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Everything you need to know about the ‘Marvel’s Avengers’ beta

Having seen the whole debacle that came from both the news of Spider-Man’s exclusivity to the PS4 version of Marvel’s Avengers, and Virgin Media’s announcement that fans could represent their undying love for the company with the skins coming out for each member of the Avengers, I had expectations that were rock-bottom for this game. My expectations were not helped at all by the first couple of missions in this game.

The first one was a stellar tutorial, albeit rather scripted, but the presentation felt off. Perhaps it was the fact that the characters looked like a bunch of 30-year-old cosplayers. Perhaps it was the fact that the voice acting and story were both dreadful. This question left my mind swiftly, however, once I started playing the second mission.

Trudging around as The Hulk and Ms Marvel looking for Jarvis, the second mission felt incredibly long. It was not helped by the fact that the environments were not fun at all to navigate as The Hulk. Everyone who I have talked to about this mission has vented the same frustration, and I nearly wrote the entire game off after finishing it.

The presentation for this game; the poor storytelling, the tragic voice-acting quality, the cluttered menus, the lack of clear waypoints, the limited indication to the location of my teammates, and the fact I get told whether my companions have levelled up, but not if they’re doing special moves, are just some of the problems I’ve experienced. These may seem small, but combined, they sum up one of the most infuriating gaming experiences that I’ve had in a very long time.

These issues very much come to a head in the second mission, however, the third mission gives a more open map for co-op gameplay to start taking focus. I’m not the biggest fan of multiplayer games, but I had a great time during the co-op gameplay of jumping into a Hulkbuster to take down robots while watching Hulk thunder-clap another group of enemy robots as if it’s the end of Age Of Ultron.

My prediction is that it will probably be better (and cheaper!) in a year’s time once the initial mistakes are ironed out

The third and fourth missions are short and very, very sweet; something which continues on when you are finally let loose into a group of missions, allowing you to play co-op focused Destiny-esque missions with friends. The gameplay is never much more than going to an area and fighting whatever enemies appear, but it is quite satisfying at its best.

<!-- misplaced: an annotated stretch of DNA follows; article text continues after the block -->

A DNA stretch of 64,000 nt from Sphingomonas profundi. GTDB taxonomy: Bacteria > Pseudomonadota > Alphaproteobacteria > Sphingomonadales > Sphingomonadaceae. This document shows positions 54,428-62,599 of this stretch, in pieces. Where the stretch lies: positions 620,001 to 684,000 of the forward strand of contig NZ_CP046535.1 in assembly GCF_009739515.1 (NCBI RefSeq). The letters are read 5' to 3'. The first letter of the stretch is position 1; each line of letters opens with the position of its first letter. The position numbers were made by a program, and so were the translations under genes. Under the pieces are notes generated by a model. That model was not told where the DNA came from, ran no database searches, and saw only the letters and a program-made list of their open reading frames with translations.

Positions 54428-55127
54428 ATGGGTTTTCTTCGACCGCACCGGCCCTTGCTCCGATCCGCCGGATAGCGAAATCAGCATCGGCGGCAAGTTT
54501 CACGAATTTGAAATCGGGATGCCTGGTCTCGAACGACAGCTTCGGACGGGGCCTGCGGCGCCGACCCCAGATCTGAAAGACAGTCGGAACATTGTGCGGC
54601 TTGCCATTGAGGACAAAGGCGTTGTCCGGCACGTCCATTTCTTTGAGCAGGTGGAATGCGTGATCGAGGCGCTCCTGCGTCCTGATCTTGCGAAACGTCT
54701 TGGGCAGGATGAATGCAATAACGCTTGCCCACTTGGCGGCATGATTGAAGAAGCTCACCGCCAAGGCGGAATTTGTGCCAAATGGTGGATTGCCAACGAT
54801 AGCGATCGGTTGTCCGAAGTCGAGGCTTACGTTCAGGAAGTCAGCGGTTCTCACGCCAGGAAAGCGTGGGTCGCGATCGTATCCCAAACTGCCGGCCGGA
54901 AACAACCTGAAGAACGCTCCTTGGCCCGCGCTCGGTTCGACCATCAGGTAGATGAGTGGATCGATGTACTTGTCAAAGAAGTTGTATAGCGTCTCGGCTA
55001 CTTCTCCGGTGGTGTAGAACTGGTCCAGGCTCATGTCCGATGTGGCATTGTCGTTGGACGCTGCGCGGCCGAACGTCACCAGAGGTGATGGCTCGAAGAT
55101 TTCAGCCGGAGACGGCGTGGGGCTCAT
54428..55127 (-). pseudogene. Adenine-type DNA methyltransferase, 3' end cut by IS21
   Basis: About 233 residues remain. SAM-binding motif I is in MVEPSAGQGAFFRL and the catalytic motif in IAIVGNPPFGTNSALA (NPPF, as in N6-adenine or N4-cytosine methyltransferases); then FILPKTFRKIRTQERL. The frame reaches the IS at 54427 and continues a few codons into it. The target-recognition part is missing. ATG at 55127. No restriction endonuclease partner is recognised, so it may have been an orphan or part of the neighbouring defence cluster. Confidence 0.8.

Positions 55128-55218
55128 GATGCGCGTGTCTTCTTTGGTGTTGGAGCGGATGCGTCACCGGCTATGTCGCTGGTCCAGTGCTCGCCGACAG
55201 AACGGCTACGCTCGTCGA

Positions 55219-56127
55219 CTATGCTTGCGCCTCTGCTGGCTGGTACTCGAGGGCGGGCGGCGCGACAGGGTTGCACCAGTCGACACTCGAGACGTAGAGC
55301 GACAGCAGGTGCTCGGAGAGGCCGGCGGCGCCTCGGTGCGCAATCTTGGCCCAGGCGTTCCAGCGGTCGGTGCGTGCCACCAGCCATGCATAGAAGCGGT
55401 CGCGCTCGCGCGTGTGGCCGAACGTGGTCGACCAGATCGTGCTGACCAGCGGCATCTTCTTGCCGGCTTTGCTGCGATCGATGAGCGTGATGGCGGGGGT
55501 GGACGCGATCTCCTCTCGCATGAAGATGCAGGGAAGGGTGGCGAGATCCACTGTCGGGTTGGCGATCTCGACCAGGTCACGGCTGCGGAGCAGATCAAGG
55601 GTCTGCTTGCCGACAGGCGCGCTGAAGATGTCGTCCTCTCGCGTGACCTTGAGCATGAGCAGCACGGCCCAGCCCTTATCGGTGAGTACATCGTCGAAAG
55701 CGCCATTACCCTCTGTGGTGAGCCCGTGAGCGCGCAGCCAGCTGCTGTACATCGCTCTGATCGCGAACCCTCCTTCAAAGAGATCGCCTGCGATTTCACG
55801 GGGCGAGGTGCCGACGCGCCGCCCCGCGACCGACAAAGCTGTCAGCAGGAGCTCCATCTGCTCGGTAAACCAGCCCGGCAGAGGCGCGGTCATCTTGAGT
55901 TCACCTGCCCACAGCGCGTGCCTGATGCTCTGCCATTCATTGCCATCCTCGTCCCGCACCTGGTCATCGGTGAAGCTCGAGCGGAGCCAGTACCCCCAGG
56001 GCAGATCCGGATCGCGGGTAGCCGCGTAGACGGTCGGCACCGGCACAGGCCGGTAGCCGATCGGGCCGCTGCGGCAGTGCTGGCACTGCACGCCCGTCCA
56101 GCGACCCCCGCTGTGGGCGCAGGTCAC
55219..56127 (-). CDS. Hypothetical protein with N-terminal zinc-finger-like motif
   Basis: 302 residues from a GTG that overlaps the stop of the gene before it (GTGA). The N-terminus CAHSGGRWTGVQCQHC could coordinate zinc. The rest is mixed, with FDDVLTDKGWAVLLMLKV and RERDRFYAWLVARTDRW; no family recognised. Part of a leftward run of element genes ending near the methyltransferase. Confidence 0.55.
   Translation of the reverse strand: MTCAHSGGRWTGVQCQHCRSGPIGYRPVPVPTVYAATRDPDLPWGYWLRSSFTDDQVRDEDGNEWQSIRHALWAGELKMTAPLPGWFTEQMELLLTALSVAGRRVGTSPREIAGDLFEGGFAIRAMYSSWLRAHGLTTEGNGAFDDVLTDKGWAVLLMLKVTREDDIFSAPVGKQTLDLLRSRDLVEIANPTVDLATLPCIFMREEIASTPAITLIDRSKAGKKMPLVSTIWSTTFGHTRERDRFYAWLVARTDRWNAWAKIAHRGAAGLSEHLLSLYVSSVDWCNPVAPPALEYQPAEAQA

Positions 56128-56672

All the heroes are fun in their own way to fight with, however, the navigation around areas feels clunky. Jumping about with Hulk feels slower than it should, along with Iron Man’s flying. Black Widow’s grapple and Ms Marvel’s stretchy arms also feel more limited than they should.

Here comes the big question with the impressions of any demo. Is the game worth buying at launch? The answer is quite simple – no.

Betas these days seem to be less about testing aspects of the game and more about being timed marketing tools. While the beta certainly had fun gameplay loops, the presentation is still ridiculously bad.

Being a planned live-service game, there is bound to be some very suspect monetisation. Any game which has the gall to claim there are such things as ‘Virgin Media fans’ is obviously trying its very best from the earliest possible moment to monetise as many aspects of its game as it can. 

Knowing what the AAA games industry is like with game launches these days, there also seems to be no point in buying this game at launch. Expect the game to feel incomplete or buggy at launch. This may seem to be a harsh judgment, but the longer you read into how the AAA games industry treats its customers, the more you realise that it is seemingly standard practice to expect full price for an unfinished product. See Fallout 76, Assassin’s Creed Unity, Star Wars Battlefront II and No Man’s Sky for reference.

My prediction is that it will probably be better (and cheaper!) in a year’s time once the initial mistakes are ironed out. If this game has a fully smooth launch without controversy, given the current state of its presentation and monetisation, I will be the first to hold my hands up and say I was wrong to so quickly judge the entire AAA games industry. Experience tells me this outcome will be unlikely. However, for now, the beta should tell you that the game may very well be worth recommending this time next year!

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